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Author Topic: Listening Skills and Learning Code  (Read 2222 times)
KE6EE
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« on: September 19, 2016, 11:11:57 AM »

I happened upon a Ted Talk on a local radio station yesterday. The talk was given by Julian Treasure whose interest is in how people listen and learn by listening. You can google him and Ted Talk to find out more.

Treasure's main points seem to me to be particularly relevant to those who have difficulty learning code and who post here describing their difficulties. His points are that we as a culture live in a very noisy environment these days. We are surrounded by noise, whether from noisy machines or from media which are constantly blaring loudly about something often quite irrelevant to our lives.

To learn by listening the learning experience requires focus. Treasure thinks that our auditory system really cannot process more than one stream of information at a time, or one series of messages.

When I was a youngster in the 1950s and got interested in radio and thus needed to learn code in order to get any kind of license, I did not, nor did any of several friends who also wanted to learn, have any doubt that learning was simple and straightforward. All of us learned code in a few weeks and took and passed our Novice and then our General tests with absolutely no sweat.

We now live in a culture in which multitasking is considered normal or even desirable. Treasure suggests, and I agree with him, that multitasking doesn't work when you need to learn something aurally.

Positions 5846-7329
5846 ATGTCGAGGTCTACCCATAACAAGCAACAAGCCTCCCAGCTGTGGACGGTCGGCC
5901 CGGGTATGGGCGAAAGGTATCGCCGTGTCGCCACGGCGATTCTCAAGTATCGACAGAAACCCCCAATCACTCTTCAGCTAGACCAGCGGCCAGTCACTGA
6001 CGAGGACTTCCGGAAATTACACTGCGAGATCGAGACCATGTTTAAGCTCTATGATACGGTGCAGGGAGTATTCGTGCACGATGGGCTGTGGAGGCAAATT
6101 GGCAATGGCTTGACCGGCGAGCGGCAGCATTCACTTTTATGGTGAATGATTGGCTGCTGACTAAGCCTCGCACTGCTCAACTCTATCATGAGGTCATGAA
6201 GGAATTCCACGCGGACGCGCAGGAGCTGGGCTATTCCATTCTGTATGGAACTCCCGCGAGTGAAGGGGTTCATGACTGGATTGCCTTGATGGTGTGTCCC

'Nuff said.
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M0LEP
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« Reply #1 on: September 19, 2016, 03:33:16 PM »

To learn by listening the learning experience requires focus. Treasure thinks that our auditory system really cannot process more than one stream of information at a time, or one series of messages.

Sure. There's plenty of advice about finding some time and place without distractions in which to do your learning. I've never found things like having code in the background to help me at all. I either concentrate on the code, or I do something else, in which case the code is just more background noise to be ignored (or, better, turned off). If I'm trying to make sense of Morse then there's no room for multitasking; just the Morse, and the paper and writing implement neded to take the message down.

All of us learned code in a few weeks and took and passed our Novice and then our General tests with absolutely no sweat.

That, I suggest, is pretty much entirely down to how old you were at the time. It's quite possible (though not certain) that, had I set about learning Morse when I was that age, I'd have done likewise. I certainly learned about some of the things that interested me at that age just as easily as you describe. Some kids learn some things apparently effortlessly. Adults, not so much...

So, yeah, trying to learn in a multi-tasking environment probably isn't going to go so well, but there are other factors at work that may make it less easy to learn Morse, too.
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KE6EE
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« Reply #2 on: September 19, 2016, 05:55:37 PM »

That, I suggest, is pretty much entirely down to how old you were at the time. I certainly learned about some of the things that interested me at that age just as easily as you describe. Some kids learn some things apparently effortlessly. Adults, not so much...